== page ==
Back North in the Sea for the Summer
24 May 2012 | Costa Baja Marina, La Paz
Bob / Hot and Dry; Light Breeze
The re-insulation project on our refrigeration, that we were afraid would never end, finally did. But it was a narrow victory, as the carpenter who had been "guiding" us throughout the project suffered two broken fingers and almost lost his thumb in a bloody table saw accident the evening before the delicate final installation of the teak bulkhead, Formica, hatches and lids. We thought for sure that we would suffer another lengthy delay that might even jeopardize exiting hurricane country before our insurance company's deadline. But good fortune smiled upon us and we found Javier and Victor just down the dock, and they agreed to interrupt their current work to get us finished up. Their work was superb and timely, and we were finally able to rid the companionway of Styrofoam coolers, which had been our "refrigerators" for two months and permanently make up our berth. We made our COSTCO visits and loaded up - then untied the docklines and ventured forth.
We were heading for La Paz, and winds looked accommodating, so we wasted no time, departing Banderas Bay and motoring to Isla Isabel (of blue-footed booby fame) to anchor for the night. After catching up on our sleep, we sailed northwest for La Paz early the next morning. To make things interesting as we motored at 5 knots, we put out a hand line and trolled all day. Alas no luck! The next day we tried again with a different lure - this time we set out two hand lines. We were trying to do things just like Bill Craig had recently taught us and were using his personal lure creations. Just as we were beginning to lose hope, Karyn's line was hit by a monstrous 24-inch mahi mahi. It was a difficult fight, but eventually I was able to bring him alongside. Karyn handed me the gaff, and I landed him on the side deck, where she really showed the fisherman spirit by cleaning and filleting the little critter and placing the beautiful tender, juicy meat in the freezer to keep it fresh. About two hours later, Karyn prepared a sumptuous fish dinner, which we ate at the cockpit table. What a life!
We enjoyed varying mild conditions the rest of the way (all told, about 350 miles), often motoring to keep moving, but sailing a lot of the way, too. Winds from the SW and West were often enough to push us up to 7 knots or better. We had a bit of a problem Friday evening: I came off watch and was looking forward to 3 solid hours of sleep, but Karyn reported that the jib would not completely furl. I wanted to show her the advantages of superior strength, but found that I could do no better than she. So I grabbed my tools, determined to show her the effectiveness of more adroit methods. Interestingly, there was a bird perched just ahead of the furling drum, a beautiful yellow-footed booby. I was careful not to disturb him as I went to my knees at the foot of the furler, a mere three feet aft of the cute little guy. But I was wearing my headlight, and the booby noticed me right away, turning his head and neck around 180 degrees to see what I was up to. He was totally unfazed by my presence - perhaps he was impressed with my considerable skills. At any rate, I became convinced that we were enjoying a brief inter-species communion - a wonderful opportunity. Just about then, I heard a loud "SPLOUSHHHHH!" and felt a very warm wetness all over my left leg and a splattering of brown and white bird xxxx that left Realtime's bow very much altered. Unable to see what had transpired, Karyn became alarmed at my agitation, loud yelling, and boorish anti-bird gesticulations. But soon I was able to finish the task at hand, and when I returned to the cockpit she saw what I was yelling about and helped me clean up. So much for communing with nature!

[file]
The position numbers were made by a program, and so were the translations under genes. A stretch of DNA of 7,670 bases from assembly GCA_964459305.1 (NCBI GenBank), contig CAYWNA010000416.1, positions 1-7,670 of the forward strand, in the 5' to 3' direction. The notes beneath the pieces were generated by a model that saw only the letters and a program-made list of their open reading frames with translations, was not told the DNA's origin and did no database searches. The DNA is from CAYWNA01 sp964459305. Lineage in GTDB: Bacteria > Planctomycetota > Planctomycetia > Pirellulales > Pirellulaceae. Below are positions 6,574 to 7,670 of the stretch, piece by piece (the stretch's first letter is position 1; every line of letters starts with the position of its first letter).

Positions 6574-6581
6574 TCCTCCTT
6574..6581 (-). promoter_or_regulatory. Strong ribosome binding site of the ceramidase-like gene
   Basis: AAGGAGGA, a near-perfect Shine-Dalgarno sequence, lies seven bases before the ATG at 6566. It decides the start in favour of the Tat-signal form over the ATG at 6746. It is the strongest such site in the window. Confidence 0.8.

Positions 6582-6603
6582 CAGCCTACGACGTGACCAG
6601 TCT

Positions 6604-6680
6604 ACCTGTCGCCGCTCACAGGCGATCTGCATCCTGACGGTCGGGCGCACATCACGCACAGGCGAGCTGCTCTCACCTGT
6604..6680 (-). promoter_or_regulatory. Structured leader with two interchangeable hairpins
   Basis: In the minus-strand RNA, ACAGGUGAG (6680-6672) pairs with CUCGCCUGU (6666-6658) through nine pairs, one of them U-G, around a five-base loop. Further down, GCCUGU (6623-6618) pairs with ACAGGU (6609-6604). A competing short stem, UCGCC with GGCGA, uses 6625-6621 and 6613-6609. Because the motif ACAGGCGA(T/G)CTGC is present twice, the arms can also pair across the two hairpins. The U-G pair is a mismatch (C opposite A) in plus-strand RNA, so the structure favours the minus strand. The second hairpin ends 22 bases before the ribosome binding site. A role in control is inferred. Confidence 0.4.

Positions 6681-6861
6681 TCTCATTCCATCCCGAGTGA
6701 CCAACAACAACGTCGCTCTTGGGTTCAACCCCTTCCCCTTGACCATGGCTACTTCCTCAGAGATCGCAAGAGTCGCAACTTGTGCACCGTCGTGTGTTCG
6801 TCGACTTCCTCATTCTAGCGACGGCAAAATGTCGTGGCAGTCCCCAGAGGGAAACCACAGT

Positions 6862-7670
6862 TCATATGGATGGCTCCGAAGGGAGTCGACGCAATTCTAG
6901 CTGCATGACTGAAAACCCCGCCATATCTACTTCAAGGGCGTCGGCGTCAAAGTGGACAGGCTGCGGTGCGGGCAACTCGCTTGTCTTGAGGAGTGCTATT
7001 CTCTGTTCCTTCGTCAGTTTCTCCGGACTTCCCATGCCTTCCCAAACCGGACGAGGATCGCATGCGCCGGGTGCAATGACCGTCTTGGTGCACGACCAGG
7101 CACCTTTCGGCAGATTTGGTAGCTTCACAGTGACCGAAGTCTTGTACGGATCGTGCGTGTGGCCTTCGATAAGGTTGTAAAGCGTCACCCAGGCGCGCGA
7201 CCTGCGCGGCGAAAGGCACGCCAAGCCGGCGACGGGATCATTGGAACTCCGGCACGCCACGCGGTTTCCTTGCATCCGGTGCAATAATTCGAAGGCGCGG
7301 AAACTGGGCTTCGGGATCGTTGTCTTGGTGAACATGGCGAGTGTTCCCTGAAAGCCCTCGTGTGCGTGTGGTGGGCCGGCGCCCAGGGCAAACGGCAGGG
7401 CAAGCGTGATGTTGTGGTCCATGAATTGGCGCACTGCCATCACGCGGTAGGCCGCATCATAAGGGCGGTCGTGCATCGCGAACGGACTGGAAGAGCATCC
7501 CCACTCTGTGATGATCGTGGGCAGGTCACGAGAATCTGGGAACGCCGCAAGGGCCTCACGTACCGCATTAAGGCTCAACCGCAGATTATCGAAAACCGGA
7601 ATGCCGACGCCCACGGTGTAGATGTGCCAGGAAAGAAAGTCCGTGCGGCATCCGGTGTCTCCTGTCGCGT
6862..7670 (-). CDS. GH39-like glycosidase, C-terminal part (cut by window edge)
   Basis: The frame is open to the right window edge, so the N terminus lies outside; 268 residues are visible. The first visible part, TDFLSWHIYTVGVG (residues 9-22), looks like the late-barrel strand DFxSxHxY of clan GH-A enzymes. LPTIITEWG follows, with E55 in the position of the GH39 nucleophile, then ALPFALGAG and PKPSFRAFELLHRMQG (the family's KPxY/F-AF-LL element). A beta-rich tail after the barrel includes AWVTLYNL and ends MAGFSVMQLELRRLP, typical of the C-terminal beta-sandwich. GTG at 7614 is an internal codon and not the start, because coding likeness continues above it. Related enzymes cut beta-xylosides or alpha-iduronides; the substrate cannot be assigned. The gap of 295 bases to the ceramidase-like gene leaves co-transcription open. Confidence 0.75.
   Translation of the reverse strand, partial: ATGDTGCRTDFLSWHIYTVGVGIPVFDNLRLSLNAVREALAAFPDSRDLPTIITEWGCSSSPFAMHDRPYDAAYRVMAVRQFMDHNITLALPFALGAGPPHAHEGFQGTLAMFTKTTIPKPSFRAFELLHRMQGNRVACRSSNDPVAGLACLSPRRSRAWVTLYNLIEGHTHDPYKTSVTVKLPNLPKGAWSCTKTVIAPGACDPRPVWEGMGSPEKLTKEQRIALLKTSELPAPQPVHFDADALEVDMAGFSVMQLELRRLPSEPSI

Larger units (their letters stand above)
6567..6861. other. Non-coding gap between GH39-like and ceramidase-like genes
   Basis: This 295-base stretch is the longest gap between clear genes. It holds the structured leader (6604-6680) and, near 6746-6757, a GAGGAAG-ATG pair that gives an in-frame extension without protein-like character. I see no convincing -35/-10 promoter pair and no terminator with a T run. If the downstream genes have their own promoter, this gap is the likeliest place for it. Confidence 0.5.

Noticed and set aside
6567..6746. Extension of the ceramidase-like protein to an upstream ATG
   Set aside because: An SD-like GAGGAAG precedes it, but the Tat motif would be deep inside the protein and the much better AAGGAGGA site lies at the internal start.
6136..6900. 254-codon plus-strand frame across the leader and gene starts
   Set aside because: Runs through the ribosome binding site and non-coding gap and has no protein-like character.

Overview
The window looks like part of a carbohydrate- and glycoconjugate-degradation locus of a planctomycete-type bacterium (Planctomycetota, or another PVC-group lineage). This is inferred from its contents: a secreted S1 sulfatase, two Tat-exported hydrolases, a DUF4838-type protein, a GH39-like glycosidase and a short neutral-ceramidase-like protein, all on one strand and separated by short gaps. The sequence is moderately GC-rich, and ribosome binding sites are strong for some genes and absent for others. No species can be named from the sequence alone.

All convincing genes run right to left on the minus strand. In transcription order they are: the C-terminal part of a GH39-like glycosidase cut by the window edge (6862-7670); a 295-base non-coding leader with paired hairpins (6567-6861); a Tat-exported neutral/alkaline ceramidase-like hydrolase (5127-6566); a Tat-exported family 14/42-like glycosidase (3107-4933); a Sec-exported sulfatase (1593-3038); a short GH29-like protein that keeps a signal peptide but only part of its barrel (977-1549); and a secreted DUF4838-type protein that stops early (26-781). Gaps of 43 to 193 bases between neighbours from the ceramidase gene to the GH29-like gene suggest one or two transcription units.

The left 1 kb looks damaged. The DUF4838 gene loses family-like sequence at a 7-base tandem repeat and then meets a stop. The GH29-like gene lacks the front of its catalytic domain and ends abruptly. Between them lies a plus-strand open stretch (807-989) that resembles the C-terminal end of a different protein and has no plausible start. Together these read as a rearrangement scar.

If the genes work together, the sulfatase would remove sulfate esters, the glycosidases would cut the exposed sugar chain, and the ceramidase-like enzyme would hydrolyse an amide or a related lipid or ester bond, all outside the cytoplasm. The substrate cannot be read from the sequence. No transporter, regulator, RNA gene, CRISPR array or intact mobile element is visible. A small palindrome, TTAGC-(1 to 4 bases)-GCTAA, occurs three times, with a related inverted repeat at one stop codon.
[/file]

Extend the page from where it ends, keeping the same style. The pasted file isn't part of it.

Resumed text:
One more day, and we were heading into La Paz again - a little warmer than we left it last November. We pulled into the Costa Baja Marina and tied up. We knew that we were going to be comfortable. It is a beautiful place. Check out the gallery to see it. There is no humidity here to mention, and the heat is tolerable, using awnings and lots of beautiful desert scenery. There is an infinity pool for the hottest part of the day. A base for the summer, as we explore the islands and coves of the Sea of Cortez!